Mesothelioma has been difficult at times to diagnose. Harvey Pass from NYU has just reported in The New England Journal of Medicine on behalf of his team of co-workers at several institutions that they have perfected a blood test to diagnose Mesothelioma, a protein called fibulin-3. That disease is caused almost exclusively by prior exposure to asbestos and typically takes decades to develop. An abstract of that article can be found here. You need a subscription to the Journal for the entire article. Dr. Stark comments, “As someone who has cared for these patients throughout my career I have seen terrible human suffering from a disease in which cures are rare. The pain from it is unbearable and the suffering protracted. A blood test given to people with prior asbestos exposure offers the promise of being able to diagnose the disease at a much earlier stage, when treatment could be more successful.” Hampton Roads Virginia where Dr. Stark practiced, is a hotbed of Mesothelioma because of its several large shipyards. A former shipyard worker, a pipe-fitter now retired commented, “We all knew in the 70’s that asbestos could be harmful but we were too macho to wear respirators as requested by our employers. It wasn’t until the 80’s that their use was required in the workplace, and for many of us, that was too late.”
As reported by Dr. Pass, fibulin-3 levels accurately separated people (mostly men) with prior asbestos exposure who had Mesothelioma from those who didn’t. The analysis they did was retrospective. No attempt has been made yet to incorporate this screening test into the routine care of shipyard workers and others with prior exposure; studies will need to be done first to show that adding this test to routine care results in an enhanced cure rate, and because of the relative rarity of this disease, such a study will take time. As yet, a regular doctor can’t just order this test. It needs to become commercially available, and insurance companies need to agree to pay for it.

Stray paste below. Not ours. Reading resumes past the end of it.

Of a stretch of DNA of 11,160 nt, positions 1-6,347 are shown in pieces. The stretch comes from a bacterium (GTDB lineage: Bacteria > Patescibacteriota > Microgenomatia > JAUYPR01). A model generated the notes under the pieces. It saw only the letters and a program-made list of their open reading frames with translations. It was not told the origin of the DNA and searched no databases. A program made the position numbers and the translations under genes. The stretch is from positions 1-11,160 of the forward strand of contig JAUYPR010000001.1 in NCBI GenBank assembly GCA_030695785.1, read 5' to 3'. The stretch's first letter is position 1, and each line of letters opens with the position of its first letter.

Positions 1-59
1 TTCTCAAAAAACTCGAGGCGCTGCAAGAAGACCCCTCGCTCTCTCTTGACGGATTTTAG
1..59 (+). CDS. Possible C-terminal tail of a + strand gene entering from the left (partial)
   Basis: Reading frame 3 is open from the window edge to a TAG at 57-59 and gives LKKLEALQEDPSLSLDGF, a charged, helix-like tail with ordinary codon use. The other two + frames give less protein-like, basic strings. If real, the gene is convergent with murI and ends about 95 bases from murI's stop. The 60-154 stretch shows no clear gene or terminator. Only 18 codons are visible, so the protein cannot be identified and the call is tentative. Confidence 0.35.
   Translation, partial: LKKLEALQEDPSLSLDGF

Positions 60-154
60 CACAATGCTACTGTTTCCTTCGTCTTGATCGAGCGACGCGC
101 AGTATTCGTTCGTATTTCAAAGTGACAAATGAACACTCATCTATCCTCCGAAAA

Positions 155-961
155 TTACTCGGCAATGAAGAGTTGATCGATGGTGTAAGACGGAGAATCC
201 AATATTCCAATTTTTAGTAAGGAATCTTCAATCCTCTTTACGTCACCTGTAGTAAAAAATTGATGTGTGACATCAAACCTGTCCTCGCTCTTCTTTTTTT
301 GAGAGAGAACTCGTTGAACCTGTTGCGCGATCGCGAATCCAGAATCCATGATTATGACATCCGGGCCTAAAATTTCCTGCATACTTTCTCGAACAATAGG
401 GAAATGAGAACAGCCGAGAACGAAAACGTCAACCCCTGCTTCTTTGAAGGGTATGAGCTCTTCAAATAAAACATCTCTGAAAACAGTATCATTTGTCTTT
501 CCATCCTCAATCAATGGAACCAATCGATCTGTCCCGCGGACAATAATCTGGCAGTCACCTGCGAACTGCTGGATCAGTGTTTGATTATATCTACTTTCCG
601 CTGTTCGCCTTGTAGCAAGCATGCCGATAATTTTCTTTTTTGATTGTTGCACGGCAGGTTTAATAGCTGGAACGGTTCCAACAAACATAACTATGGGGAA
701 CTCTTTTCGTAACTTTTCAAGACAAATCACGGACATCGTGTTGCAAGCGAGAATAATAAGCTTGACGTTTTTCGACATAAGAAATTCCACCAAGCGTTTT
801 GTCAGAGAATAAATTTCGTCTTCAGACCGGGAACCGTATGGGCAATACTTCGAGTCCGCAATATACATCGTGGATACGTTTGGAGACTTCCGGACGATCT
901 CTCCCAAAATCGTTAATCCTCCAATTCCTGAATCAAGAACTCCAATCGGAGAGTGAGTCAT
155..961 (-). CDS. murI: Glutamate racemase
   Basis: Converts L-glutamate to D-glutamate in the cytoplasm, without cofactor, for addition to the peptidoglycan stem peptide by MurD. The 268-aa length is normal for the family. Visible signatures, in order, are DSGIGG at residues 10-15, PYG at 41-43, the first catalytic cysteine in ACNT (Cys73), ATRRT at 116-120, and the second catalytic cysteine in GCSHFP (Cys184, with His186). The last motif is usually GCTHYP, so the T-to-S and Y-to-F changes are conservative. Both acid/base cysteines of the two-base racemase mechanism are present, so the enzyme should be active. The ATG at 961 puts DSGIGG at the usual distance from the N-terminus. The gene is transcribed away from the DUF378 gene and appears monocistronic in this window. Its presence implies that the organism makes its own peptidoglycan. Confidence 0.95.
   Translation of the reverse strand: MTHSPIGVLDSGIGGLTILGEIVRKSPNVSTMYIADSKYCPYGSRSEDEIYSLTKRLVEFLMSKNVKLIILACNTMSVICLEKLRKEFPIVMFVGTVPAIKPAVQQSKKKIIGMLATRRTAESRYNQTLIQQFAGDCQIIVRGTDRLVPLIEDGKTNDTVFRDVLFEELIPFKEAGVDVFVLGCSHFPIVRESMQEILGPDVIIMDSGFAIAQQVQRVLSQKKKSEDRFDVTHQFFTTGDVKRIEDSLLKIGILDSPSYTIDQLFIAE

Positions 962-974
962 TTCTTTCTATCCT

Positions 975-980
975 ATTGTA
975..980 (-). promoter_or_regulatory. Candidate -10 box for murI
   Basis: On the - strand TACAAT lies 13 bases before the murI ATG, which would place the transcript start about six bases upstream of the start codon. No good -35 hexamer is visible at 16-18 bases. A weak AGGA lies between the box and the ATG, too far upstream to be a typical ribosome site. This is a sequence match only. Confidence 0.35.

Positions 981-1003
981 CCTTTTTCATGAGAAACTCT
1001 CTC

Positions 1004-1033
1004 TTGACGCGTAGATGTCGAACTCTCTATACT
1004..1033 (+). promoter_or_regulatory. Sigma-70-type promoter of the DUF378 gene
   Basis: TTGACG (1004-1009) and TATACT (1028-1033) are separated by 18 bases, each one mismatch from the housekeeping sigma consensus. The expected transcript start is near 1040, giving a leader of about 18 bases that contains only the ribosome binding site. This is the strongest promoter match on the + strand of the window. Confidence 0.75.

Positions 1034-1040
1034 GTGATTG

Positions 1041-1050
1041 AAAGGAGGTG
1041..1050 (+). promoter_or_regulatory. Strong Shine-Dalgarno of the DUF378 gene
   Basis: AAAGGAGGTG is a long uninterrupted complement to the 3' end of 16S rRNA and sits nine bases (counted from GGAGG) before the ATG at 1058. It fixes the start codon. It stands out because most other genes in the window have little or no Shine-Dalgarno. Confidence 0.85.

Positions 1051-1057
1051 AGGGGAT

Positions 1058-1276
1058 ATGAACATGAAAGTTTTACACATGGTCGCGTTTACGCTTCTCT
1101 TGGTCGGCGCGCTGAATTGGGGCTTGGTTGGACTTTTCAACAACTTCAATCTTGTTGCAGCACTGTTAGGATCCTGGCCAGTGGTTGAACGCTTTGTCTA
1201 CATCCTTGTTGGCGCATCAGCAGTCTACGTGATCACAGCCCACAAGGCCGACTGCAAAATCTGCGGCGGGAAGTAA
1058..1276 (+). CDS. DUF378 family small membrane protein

Update in 2020: the data have held up. Fibulin-3 has been shown in recent studies to differentiate people with asbestos and no cancer versus patients with mesothelioma. Recent studies do not indicate why this test is not in more widespread use, but perhaps the answer is that mesothelioma as a disease is disappearing since most of the men exposed in industry have died.